Fortunately, a workaround exists. The PC will recognize all files and subdirectories on a floppy or an external SCSI device, such as a Zip drive?even files with long names. The only apparent limitation is that sometimes you have to eject and reinsert the disk when switching OSs so that the new OS can recognize changes made to files. Since discovering this, I’ve been quite pleased with my Orange. Of course, it’s still no Mac, but that’s comparing Apples and Oranges.
Orange Micro says it is aware of the file-name and shared-volumes problems. It is planning a 32-bit version of the shared-volumes software, which should fix the problem. In the meantime, Scott’s workaround will do the trick.?Ed.
Microsoft Makes Good
Microsoft Internet Explorer (IE) 4.5 is amazing (”
Internet Explorer Gets Back to Basics,” News, March 1999). Fast, compact, and reliable, it’s such a huge leap over what browsers used to be just a year ago, and a fine piece of software to boot. IE plain cooks on my old Power Mac 7600/132 here at home; at work we run IE 4 on Windows NT and it is terrible, an utterly lifeless piece of software. What’s going on? Face the facts. Microsoft the Great is starting to consider the Mac more seriously. Office? Better on the Mac. IE? Better on the Mac. Now all we need is Flight Simulator 5.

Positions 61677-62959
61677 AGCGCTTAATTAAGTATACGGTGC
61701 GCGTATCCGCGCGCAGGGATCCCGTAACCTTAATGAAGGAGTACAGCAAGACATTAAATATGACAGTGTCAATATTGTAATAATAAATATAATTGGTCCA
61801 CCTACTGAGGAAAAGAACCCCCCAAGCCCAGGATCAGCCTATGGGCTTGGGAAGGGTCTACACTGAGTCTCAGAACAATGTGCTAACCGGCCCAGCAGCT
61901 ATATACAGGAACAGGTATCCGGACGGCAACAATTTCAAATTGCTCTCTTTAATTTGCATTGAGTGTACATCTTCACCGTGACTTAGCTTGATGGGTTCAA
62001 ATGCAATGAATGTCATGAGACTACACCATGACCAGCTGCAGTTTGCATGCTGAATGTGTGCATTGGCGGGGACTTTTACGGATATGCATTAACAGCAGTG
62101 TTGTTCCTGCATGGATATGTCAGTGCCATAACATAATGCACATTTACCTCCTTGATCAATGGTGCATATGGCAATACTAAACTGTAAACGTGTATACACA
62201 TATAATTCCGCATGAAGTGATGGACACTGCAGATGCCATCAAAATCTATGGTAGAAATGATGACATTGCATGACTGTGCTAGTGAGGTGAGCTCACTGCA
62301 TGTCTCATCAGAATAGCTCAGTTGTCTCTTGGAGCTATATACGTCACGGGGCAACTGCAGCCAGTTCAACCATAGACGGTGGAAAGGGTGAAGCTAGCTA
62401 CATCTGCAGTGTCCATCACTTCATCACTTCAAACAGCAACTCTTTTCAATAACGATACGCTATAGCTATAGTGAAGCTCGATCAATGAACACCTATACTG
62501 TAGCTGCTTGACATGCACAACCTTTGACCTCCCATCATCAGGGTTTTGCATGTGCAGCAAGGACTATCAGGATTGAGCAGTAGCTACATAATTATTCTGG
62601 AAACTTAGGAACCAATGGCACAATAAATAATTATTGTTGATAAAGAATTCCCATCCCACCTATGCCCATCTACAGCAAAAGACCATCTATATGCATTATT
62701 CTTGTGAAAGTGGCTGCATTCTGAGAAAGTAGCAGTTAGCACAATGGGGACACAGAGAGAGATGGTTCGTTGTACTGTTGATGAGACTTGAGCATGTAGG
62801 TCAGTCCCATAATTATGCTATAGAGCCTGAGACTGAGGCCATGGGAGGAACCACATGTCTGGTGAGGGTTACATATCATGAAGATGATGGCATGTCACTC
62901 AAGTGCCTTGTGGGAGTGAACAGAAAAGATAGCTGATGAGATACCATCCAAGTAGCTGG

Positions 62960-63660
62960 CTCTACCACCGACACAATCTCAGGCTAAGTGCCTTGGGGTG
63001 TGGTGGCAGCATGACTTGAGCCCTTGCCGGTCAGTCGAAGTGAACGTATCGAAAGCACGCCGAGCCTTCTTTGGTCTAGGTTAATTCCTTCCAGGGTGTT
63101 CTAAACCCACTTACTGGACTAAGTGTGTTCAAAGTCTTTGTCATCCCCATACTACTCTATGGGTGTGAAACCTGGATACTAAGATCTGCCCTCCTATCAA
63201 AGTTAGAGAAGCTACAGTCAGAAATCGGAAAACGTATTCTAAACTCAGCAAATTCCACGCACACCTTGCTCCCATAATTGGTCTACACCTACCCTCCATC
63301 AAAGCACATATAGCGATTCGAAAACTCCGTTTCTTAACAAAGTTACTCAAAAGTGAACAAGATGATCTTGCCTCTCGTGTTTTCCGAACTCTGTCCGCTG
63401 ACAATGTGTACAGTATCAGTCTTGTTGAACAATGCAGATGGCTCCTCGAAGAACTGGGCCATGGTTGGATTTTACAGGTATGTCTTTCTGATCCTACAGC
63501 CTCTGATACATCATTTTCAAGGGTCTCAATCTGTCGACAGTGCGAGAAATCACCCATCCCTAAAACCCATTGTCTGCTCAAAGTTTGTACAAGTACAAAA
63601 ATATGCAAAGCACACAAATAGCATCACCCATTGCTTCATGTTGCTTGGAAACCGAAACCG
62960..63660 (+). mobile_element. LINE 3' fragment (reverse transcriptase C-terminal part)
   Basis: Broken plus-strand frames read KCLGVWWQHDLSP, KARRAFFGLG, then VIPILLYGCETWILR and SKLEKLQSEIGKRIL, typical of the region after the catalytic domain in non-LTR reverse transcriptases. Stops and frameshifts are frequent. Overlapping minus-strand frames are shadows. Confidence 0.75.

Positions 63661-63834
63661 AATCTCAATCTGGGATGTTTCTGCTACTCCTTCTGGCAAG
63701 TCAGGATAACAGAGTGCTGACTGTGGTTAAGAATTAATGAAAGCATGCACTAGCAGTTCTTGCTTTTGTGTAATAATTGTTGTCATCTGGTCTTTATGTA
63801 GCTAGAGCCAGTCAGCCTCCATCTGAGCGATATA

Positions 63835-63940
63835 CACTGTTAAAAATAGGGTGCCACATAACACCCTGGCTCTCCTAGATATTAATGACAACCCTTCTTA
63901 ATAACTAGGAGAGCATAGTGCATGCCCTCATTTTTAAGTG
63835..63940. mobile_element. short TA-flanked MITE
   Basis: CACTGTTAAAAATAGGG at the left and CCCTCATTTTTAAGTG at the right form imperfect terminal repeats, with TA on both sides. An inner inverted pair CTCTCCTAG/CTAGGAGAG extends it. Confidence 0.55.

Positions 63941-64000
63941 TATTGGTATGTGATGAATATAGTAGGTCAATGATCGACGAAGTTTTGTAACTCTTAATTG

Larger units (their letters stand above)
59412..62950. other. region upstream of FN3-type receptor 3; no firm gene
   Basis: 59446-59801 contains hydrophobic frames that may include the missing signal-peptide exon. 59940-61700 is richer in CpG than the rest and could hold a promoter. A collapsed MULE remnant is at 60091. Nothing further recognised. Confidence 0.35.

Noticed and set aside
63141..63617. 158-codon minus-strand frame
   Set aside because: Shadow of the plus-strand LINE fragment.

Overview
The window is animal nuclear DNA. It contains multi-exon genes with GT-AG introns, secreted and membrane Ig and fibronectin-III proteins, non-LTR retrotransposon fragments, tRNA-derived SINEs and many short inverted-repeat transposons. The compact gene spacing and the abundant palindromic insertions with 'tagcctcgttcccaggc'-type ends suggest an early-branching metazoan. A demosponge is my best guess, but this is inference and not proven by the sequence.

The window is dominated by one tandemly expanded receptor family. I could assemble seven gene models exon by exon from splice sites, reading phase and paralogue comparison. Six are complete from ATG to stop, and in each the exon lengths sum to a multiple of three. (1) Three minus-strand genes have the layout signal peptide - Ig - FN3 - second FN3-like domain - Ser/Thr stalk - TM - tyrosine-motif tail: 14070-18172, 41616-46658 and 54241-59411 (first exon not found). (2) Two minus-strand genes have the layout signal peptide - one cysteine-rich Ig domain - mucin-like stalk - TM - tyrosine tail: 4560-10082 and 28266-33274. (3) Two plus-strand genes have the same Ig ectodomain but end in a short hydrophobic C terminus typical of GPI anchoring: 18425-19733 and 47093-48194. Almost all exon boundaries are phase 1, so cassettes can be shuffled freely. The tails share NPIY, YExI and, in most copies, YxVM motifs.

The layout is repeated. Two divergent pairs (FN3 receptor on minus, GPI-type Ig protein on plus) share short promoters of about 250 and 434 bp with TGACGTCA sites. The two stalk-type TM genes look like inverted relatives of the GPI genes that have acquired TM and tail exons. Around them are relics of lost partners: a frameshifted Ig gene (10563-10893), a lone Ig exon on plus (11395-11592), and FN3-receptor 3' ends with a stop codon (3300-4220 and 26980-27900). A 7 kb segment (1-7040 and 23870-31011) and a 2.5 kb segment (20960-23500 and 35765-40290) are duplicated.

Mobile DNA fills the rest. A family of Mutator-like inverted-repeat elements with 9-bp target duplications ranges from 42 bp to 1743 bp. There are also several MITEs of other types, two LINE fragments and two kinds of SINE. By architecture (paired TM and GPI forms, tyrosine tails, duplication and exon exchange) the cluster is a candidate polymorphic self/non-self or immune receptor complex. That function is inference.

How about Banana?
After reading the article "
Flavorful iMacs Debut
" (News, March 1999), I realized where Apple got the five new iMac flavors. If you look at the classic Apple logo, starting at the bottom of the apple the stripes are blue, purple, red, orange, yellow, and green. These correspond to the flavors blueberry, grape, strawberry, tangerine, and skipping yellow, lime. The only flavor I can think of for yellow is lemon, and there is no way that Apple is going to call their product a “lemon”!
If you’re craving a splash of yellow with your iMac, check out Contour Design’s (800/462-6678,
) banana UniMouse.?Ed